cell characterization considerations for Fresh cells

As described in Figure 1, aspiration of BM or other tissue is performed at the hospital and the aspirate is shipped in controlled temperature packaging to the manufacturing site for processing. The cells are then cultured and characterized using appropriate methods to ensure the cells are what they are supposed to be (ie, release criteria for fresh cells). In fact, generating robust release criteria is becoming a large area of focus for the industry.12 According to the FDA guidance:13


The final product is the final formulated product used for administration to human subjects. Final product release criteria testing should be performed on each lot of product manufactured. In some situations, each dose could be considered a single lot, depending on the manufacturing process. The results from final product release criteria testing should be available prior to administration to a human subject. We recommend that you provide, in table format, all of your proposed specifications (tests for safety, purity, potency, and identity as described in Section IV, test methods, and acceptance criteria), including test sensitivity and specificity, where appropriate, for the final product.13


As mentioned above, the key elements are the safety, purity, potency and identity tests that need to be employed for a particular product.14 Safety refers to confirmation that the cell-based product is not contaminated with bacteria, fungus, or other microbes. Purity is done to confirm that the product does not have any contamination from cellular or acellular material (eg, processing material). Potency is a test to confirm that the cell-based product actually has the biological functions that are required to successfully treat the relevant patients. Finally, identity testing is used to confirm that the specific components, cellular and other, are both present and in the correct quantities. These are becoming such large issues for the industry that entities such as the Alliance for Regenerative Medicine have begun to tackle some of these challenges by providing more detailed guidance to industry players, as well as playing an active role for the industry in discussions with the relevant regulatory authorities.15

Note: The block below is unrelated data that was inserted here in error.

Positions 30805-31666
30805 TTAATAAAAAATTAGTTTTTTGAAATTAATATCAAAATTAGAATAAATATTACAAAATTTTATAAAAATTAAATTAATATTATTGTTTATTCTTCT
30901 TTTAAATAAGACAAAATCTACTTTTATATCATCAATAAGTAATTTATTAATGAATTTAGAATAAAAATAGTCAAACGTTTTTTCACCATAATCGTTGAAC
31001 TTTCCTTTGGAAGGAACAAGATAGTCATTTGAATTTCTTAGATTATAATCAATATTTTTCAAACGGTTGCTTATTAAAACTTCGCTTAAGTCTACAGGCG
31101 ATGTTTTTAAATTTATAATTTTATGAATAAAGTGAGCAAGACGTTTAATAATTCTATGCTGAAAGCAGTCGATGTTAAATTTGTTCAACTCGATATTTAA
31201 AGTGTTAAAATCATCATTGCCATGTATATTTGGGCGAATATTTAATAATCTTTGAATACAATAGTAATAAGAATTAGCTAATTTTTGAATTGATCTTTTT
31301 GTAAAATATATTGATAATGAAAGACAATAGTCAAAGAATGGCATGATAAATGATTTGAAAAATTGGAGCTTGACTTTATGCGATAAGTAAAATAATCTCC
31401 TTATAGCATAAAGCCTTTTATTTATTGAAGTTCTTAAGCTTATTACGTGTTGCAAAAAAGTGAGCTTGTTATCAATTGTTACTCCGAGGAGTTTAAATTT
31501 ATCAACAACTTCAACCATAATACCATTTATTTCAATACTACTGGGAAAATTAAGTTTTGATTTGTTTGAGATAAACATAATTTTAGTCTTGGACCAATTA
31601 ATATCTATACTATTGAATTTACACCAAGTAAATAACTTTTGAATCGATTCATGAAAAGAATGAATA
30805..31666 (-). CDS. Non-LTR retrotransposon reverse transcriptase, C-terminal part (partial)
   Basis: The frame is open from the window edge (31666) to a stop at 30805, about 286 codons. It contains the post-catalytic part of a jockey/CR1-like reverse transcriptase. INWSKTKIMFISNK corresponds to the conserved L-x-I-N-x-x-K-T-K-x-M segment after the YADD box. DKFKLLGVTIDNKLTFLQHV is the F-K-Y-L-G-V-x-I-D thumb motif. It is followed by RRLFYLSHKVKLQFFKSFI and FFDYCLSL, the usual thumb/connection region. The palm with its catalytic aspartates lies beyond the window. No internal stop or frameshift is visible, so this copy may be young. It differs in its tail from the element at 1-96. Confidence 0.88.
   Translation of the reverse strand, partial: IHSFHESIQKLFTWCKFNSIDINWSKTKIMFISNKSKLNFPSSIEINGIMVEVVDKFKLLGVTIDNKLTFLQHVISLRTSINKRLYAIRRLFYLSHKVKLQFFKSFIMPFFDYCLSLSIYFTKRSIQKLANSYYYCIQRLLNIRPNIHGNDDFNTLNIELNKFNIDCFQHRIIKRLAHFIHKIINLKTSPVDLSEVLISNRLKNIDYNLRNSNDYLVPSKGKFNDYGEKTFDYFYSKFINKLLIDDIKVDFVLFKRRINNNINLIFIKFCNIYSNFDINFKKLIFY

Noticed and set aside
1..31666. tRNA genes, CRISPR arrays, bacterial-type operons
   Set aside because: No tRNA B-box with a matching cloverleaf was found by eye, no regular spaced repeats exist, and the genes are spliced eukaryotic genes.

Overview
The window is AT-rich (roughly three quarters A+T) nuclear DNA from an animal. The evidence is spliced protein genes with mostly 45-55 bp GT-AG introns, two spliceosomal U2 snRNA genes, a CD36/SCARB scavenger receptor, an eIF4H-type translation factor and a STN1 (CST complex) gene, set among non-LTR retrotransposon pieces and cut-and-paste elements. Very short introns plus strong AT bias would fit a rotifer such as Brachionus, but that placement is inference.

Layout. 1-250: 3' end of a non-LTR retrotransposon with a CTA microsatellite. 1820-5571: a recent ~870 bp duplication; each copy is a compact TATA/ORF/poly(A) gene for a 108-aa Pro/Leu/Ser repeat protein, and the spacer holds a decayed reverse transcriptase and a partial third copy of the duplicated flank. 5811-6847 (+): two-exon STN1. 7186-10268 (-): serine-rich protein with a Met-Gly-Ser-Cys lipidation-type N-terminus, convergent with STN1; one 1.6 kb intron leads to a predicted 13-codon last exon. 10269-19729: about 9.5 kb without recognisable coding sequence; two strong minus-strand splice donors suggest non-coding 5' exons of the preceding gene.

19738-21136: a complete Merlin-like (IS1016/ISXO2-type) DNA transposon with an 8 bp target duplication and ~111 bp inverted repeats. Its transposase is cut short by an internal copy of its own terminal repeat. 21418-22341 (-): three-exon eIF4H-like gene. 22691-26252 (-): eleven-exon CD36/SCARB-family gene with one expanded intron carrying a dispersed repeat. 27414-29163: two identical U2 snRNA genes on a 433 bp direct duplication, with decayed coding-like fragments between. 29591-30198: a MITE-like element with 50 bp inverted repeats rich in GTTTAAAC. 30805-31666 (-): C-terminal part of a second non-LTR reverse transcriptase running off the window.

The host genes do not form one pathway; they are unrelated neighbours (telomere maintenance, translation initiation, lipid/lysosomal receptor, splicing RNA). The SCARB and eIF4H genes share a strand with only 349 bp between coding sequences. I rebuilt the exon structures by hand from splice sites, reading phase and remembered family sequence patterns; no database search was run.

cryopreservation considerations

Cryopreservation has been successfully utilized for the long-term storage of several different cell types for many years, and is considered the most effective method for cell preservation.16–18 Cryopreservation is based on the principle that chemical, biological, and physical processes are sufficiently stopped at cryogenic temperatures (-196 °C) because liquid water does not exist at such low temperatures. In fact, the only physical states that exist at cryogenic temperatures are crystalline. Furthermore, there is insufficient thermal energy for chemical and metabolic processes to proceed at biochemical relevant rates.



Cell and Tissue Transplantation and Therapy 2013:5 3






Cryopreservation, if done appropriately, will involve the following basic process. During cooling, ice nucleation occurs in the extracellular environment while the intracellular water super-cools. Because of extracellular ice formation, solution concentrations are higher outside the cells than inside and, hence, water diffuses out of the cell. As the temperature continues to decrease, the unfrozen solution within the cells and the extracellular unfrozen fraction subsequently solidify into a solid-like state. The viscosity is sufficiently high to reduce molecular motion on a practical time scale, thereby providing long-term stable storage of the cells.19